As of October 29, 2016, the Company was in compliance with all of its debt covenants and expects to be in compliance with all of its debt covenants for measurement periods occurring through the remainder of fiscal 2016.

We also entered into two capital leases to purchase computer hardware and software during fiscal 2014. The Company’s remaining obligation under theses capital leases was $0.6 million at October 29, 2016.

Contractual Obligations and Off-Balance-Sheet Arrangements

There have been no material changes to our contractual obligations and off-balance sheet arrangements as described on page 45 in our Form 10-K for the fiscal year ended January 30, 2016.

 

24


Table of Contents

Critical Accounting Policies and Estimates

We have determined that our most critical accounting policies are those related to revenue recognition, merchandise inventories, property and equipment, long-lived assets, operating leases, self-insurance, share-based compensation and income taxes. There have been no significant changes to critical accounting policies discussed in our fiscal year 2015 Annual Report on Form 10-K except for the adoption of ASU 2015-03 Simplifying the Presentation of Debt Issuance Costs , which requires that debt issuance costs related to a recognized debt liability be presented in the balance sheet as a direct deduction from the carrying amount of that debt liability. We continue to monitor our accounting policies to ensure proper application of current rules and regulations.

ITEM 3. QUANTITATIVE AND QUALITATIVE DISCLOSURES ABOUT MARKET RISK

Interest Rate Risk

We are exposed to interest rate risk primarily through borrowings under our revolving line of credit facility and through outstanding borrowings on our secured term loan, both of which bear interest at variable rates.

Borrowings under our revolving line of credit facility bear interest at various rates, with two rate options at the discretion of management as follows: (1) for base rate advances, borrowings bear interest at the prime rate plus 1.00% when average excess availability is less than or equal to $40.0 million and the prime rate plus 0.75% when average excess availability is greater than $40.0 million, and (2) for LIBOR rate advances, borrowings bear interest at the LIBOR rate plus 2.00% when average excess availability is less than or equal to $40.0 million and the LIBOR rate plus 1.75% when average excess availability is greater than $40.0 million. Borrowings and repayments under our revolving line of credit facility may not exceed the lesser of a calculated borrowing base or $100.0 million. Borrowings and repayments under our revolving line of credit facility during the thirty-nine weeks ended October 29, 2016 were $179.5 million and $138.6 million respectively, with $58.0 million being the largest amount borrowed at one time during the thirty-nine weeks ended October 29, 2016. Borrowings outstanding under the revolving line of credit facility were $58.0 million at October 29, 2016. Average borrowings during the first three quarters fiscal 2016 were $31.7 million. We performed a sensitivity analysis assuming a hypothetical 100 basis point movement in interest rates applied to the average daily borrowings of our revolving line of credit facility. As of October 29, 2016, the analysis indicated that such a movement would result in an increase to interest expense of approximately $0.3 million per year.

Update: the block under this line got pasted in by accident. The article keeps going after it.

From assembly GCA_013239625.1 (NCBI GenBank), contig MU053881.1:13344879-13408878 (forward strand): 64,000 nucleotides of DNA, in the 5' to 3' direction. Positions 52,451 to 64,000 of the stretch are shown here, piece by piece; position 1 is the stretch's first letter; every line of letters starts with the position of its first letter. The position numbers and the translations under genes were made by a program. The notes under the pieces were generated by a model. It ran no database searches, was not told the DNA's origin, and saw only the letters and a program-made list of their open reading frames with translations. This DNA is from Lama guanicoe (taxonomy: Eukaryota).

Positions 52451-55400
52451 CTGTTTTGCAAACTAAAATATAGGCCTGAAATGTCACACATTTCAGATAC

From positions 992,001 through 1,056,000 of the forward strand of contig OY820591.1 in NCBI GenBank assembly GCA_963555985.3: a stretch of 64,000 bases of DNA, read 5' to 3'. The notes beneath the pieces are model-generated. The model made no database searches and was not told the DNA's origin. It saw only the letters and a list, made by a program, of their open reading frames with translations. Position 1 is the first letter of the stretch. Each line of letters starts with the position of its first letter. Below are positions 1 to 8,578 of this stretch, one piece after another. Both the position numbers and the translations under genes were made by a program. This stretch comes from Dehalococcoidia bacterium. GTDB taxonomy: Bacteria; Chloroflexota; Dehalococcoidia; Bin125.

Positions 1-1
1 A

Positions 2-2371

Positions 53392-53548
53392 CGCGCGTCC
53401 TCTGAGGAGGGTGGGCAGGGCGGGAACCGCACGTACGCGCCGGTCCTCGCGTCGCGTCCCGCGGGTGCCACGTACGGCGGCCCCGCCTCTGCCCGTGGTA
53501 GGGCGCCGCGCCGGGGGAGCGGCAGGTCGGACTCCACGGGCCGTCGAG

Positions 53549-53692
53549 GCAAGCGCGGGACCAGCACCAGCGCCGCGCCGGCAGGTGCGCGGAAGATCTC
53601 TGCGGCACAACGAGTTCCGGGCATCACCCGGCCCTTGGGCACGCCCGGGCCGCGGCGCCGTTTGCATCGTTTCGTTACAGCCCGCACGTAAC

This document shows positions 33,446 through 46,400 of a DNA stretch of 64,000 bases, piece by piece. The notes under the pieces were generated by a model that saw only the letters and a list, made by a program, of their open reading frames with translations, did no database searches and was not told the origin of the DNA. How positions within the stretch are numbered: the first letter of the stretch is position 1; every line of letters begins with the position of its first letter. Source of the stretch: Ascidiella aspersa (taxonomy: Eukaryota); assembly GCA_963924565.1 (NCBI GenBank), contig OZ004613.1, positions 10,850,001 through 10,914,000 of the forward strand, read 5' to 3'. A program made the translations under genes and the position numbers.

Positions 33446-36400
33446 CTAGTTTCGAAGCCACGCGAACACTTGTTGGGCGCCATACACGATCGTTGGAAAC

Borrowings under our term loan bear interest at an interest rate equal to the LIBOR rate plus 6.25% with a floor of 1.00% (7.25% at October 29, 2016). We performed a sensitivity analysis assuming a hypothetical 100 basis point increase in the interest rate applied to the average amount outstanding on the term loan. As of October 29, 2016, the analysis indicated that such a movement would result in an increase to interest expense of approximately $0.3 million per year.

ITEM 4. CONTROLS AND PROCEDURES

The required certifications of our Chief Executive Officer and Chief Financial Officer are included as exhibits to this Quarterly Report on Form 10-Q. The disclosures set forth in this Item 4 contain information concerning the evaluation of our disclosure controls and procedures, internal control over financial reporting and changes in internal control over financial reporting referred to in those certifications. Those certifications should be read in conjunction with this Item 4 for a more complete understanding of the matters covered by the certifications.

Evaluation of Disclosure Controls and Procedure

Under the supervision and with the participation of management, including our Chief Executive Officer (Principal Executive Officer) and our Chief Financial Officer (Principal Financial Officer), we have carried out an evaluation of the effectiveness of the design and operation of our disclosure controls and procedures (as defined in Rule 13a-15(e) under the Securities Act of 1934, as amended (the “Exchange Act”)). Based on that evaluation, our Chief Executive Officer and our Chief Financial Officer concluded that our disclosure controls and procedures were effective as of October 29, 2016 to ensure that information we are required to disclose in reports that are filed or submitted under the Exchange Act is recorded, processed, summarized and reported within the time periods specified by the Securities and Exchange Commission and is accumulated and communicated to our management, including our Chief Executive Officer and our Chief Financial Officer, as appropriate to allow timely decisions regarding required disclosure.